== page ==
By Liz Zitzow - The gist of the new tax is that anyone who is not "domiciled" in the UK and has lived in the UK for more than seven years will face either a £30,000 ($60,000) fee to avoid worldwide taxation or a voluntary inclusion of their worldwide income on their income tax return.
It may seem simple enough, but since the payment of tax becomes voluntary, and the only other option is something called a "fee" rather than a "tax", a huge debate is raging between the UK's government and the US's IRS as to whether or not this is a tax for purposes of taking tax credits under the treaty.
The obvious answer is to become tax resident in some third country. I'm expecting a goodly number of my clients will arrange to become tax-resident somewhere that has a solid tax treaty with the UK. Mind you, they can still enter and exit the UK as much as they like - even exceeding the UK's 90 days conferring residency rule - providing it's a solid treaty situation. Then Bob's your uncle; the UK loses some trillion pounds in tax all for the want to collecting an extra £250 million.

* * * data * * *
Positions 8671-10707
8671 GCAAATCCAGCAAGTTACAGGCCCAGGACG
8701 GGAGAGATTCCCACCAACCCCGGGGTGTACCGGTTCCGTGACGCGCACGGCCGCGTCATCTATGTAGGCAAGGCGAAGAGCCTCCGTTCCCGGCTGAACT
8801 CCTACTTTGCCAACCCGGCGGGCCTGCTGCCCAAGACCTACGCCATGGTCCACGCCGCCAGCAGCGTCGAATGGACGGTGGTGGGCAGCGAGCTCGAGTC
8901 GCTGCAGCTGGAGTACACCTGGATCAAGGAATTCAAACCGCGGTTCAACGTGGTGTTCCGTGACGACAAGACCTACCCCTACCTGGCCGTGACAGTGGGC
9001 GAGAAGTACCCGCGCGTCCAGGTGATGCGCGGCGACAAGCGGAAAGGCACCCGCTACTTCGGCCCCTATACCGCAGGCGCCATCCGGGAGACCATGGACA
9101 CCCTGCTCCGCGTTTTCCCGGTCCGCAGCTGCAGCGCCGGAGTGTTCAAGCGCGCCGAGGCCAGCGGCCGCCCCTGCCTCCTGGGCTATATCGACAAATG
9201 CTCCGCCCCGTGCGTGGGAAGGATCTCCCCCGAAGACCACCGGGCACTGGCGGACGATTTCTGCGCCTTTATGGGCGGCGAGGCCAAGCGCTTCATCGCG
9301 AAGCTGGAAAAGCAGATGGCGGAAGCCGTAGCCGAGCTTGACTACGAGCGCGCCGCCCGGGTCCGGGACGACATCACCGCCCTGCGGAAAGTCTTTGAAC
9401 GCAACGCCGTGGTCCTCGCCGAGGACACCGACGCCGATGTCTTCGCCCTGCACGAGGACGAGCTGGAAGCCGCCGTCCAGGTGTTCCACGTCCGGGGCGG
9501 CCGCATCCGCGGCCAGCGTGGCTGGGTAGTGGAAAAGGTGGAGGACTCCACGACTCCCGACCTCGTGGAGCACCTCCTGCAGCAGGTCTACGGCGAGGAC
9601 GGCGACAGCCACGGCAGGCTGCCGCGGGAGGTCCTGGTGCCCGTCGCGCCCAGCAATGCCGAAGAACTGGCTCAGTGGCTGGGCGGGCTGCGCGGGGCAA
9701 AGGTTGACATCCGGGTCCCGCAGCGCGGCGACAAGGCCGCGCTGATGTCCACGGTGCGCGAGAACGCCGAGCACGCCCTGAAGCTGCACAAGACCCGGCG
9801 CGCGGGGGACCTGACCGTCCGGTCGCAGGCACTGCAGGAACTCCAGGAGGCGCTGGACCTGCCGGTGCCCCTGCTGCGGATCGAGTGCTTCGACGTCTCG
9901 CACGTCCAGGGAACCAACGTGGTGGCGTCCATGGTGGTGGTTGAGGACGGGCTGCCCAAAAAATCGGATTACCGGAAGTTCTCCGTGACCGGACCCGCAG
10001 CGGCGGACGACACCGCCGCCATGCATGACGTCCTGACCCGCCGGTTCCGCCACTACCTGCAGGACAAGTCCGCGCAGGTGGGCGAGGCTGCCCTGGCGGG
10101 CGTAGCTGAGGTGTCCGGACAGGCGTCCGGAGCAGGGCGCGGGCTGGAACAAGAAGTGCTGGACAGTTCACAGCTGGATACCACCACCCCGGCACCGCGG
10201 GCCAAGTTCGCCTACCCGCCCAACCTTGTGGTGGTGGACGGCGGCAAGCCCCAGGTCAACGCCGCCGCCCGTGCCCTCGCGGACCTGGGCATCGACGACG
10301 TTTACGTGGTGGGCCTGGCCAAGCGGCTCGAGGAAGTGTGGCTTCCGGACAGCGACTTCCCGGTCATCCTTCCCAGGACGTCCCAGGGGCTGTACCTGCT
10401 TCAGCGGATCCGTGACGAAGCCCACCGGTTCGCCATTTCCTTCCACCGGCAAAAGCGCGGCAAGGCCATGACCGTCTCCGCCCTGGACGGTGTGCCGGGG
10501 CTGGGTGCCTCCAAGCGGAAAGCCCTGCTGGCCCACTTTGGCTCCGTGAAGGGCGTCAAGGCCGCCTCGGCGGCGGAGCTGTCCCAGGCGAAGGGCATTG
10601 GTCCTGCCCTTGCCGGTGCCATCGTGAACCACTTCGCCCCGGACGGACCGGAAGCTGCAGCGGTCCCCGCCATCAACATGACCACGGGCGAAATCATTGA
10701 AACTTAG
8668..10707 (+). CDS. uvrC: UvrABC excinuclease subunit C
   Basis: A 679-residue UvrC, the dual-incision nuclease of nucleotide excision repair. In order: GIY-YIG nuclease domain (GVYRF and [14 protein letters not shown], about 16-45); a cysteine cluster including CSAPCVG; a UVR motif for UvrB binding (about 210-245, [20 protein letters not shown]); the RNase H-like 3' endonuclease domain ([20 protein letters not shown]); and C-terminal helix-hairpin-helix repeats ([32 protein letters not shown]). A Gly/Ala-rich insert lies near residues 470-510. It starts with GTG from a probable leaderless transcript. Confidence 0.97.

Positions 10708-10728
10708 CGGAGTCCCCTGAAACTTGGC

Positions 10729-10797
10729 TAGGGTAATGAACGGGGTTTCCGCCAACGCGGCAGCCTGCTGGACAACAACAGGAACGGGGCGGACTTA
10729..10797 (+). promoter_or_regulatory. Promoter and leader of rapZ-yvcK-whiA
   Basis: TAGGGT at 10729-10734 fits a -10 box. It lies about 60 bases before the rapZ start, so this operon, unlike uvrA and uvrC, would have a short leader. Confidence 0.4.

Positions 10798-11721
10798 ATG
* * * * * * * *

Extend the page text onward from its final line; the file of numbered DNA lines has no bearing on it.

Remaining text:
The word in this week's Economist is that faced with trillions of pounds of lost other taxes (the annual amount of VAT, income tax, and stamp duty paid by nondoms is in the billions), it would be fiscal suicide for the government to continue with the proposal in its current state. The Economist also predicted Alistair Darling would likely lose face if not his office over this fiasco.
In the meantime, my phone rings off the hook with people who are curious about the implications of this new tax.